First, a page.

Hy-way Motel — an aging 12-unit motel just off of Fairfax Circle — is slated for redevelopment.
The Lamb Center, a daytime drop-in homeless shelter, and Wesley Housing, a Springfield-based affordable housing developer, have filed plans to redevelop the motel at 9640 Fairfax Boulevard into a five-story building with 55 residential units for low-income individuals, along with ground-floor office and retail uses.
The ground-floor space would be dedicated for Lamb Center staff and the organization’s city jobs program. It will also include parking and an entry lobby.
The second floor would house a property management office, a community room and six residential units. The remaining three floors would be set aside for housing only, with units ranging from 350 to 750 square feet in size.
Case managers will be on site to provide services to residents and roughly 15% of units will be accessible for people with disabilities.
Most units will be dedicated for low-income residents at or below 30% of the area median income, or roughly $27,000 for a single person. Case managers will work with tenants to developer skills training, manage employment, and formulate goals for securing income and maintaining housing.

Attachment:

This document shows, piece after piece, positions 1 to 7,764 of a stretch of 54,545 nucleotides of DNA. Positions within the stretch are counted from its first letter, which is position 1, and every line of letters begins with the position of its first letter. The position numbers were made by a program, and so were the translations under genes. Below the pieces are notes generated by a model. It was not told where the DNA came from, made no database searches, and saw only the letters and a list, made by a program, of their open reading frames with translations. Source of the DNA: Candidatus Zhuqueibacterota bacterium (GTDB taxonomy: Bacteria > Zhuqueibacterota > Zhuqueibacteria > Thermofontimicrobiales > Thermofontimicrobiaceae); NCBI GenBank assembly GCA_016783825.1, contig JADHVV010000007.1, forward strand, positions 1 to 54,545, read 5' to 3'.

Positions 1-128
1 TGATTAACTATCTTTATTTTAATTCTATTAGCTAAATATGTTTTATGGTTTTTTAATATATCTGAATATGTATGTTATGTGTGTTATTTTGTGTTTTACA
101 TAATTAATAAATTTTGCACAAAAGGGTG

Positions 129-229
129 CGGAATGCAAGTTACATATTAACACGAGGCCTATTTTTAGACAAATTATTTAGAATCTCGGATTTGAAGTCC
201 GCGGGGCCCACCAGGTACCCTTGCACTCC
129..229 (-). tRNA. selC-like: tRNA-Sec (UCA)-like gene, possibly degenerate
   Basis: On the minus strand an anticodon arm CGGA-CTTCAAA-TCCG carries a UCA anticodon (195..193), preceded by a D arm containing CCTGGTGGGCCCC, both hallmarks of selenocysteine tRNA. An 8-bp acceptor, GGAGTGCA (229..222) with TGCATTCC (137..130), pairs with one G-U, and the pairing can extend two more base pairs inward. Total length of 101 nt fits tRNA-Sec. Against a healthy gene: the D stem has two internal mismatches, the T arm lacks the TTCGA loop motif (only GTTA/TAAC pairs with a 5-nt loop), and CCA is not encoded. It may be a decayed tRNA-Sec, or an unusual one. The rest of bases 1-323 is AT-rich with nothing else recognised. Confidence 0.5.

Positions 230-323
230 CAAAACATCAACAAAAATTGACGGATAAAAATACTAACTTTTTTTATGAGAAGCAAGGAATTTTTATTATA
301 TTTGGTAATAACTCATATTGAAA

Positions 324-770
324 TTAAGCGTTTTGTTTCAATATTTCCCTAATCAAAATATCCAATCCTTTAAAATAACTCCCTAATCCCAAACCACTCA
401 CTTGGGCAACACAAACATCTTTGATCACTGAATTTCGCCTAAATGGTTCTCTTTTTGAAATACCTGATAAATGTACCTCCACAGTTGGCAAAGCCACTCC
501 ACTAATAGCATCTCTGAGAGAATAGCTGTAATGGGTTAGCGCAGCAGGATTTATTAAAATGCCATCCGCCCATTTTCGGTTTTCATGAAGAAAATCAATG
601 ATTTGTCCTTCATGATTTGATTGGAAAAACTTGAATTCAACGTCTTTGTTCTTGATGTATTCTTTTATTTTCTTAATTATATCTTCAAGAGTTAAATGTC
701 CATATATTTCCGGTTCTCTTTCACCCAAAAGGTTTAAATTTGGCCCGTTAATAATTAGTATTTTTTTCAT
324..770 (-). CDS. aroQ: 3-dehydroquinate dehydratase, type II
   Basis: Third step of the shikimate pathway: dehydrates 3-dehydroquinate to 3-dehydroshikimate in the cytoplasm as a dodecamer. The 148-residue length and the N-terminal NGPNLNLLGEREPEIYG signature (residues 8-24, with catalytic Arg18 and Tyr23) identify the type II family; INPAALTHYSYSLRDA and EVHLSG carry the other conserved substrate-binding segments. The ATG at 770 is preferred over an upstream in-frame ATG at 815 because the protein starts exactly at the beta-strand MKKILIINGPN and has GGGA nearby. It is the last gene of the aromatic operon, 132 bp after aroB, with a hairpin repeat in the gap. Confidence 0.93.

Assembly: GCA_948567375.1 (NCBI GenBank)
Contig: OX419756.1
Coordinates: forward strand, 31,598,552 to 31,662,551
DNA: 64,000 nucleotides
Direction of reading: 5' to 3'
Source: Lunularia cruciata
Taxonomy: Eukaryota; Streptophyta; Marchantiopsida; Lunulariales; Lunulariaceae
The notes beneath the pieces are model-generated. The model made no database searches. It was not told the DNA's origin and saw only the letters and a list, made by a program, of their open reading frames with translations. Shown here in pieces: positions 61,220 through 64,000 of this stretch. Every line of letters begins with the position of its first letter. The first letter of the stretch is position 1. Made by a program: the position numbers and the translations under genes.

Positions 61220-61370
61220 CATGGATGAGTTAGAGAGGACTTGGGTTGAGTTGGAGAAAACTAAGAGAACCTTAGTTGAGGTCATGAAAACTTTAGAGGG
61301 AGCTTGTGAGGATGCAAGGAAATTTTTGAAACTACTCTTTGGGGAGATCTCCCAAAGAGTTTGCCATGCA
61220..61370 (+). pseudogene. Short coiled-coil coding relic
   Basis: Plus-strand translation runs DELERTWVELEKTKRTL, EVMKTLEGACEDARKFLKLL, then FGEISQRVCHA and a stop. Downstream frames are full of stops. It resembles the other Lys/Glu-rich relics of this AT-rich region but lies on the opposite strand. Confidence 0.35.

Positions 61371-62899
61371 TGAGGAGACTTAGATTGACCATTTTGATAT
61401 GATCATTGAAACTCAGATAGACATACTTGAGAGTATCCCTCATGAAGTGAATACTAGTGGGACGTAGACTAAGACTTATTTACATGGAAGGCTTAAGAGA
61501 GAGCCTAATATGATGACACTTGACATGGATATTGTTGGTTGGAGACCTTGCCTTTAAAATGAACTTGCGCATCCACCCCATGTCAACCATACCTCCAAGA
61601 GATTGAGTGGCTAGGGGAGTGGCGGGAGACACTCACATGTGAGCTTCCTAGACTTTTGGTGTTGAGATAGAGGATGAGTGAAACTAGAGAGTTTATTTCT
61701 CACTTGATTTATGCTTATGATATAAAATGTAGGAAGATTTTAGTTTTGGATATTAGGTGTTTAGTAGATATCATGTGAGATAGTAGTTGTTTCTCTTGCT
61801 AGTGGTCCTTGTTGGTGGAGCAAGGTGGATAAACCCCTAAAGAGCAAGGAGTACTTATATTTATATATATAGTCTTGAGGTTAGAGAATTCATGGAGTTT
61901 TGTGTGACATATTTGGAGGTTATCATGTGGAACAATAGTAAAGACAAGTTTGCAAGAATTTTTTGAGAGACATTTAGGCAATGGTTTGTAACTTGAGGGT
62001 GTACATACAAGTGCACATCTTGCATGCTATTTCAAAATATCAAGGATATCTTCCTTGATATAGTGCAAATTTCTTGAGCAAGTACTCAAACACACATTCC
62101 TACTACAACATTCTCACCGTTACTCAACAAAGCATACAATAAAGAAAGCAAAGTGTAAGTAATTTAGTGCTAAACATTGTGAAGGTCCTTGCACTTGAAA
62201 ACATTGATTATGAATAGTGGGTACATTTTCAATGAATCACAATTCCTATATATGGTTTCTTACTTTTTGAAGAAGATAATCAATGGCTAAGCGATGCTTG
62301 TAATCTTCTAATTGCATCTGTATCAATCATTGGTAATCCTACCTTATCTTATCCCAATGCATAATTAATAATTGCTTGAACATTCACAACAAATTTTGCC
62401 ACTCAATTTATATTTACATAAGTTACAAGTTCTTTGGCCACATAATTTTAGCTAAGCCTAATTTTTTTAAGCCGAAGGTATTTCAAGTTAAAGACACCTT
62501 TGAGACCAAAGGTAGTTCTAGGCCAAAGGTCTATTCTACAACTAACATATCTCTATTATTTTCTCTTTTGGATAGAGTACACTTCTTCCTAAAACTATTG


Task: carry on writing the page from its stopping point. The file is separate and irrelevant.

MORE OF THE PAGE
In an application to Fairfax City, attorney Gifford Hampshire said the project would allow the center to continue “needed services” that help homeless individuals.
“The Lamb Center — Wesley housing partnership will reduce the number of people sleeping on the streets and in the woods, reduce the number of people cycling through emergency rooms and jails, and will provide housing not currently available in the city,” the application says. “Once housed, Lamb Center case managers will assist residents with accessing community services and resources, monitoring the quality and effectiveness of those services, and ensuring coordination of care.”
Preliminarily, staff noted that the proposal is generally not recommended in areas that are designed to be commercial corridors — especially residential mixed uses.
City staff also noted that the application provides only 18 parking spaces when 77 are required. Other issues include the need for a transportation demand management plan, more details on development standards, and the tightness of a proposed curb cut to the adjoining property’s curb cut.
The application is in the preliminary phases of the city’s approval process. So far, a pre-application has been filed. The project would require a special use permit to allow residential mixed-use in the area and a special exception to slash the number of required parking spaces.
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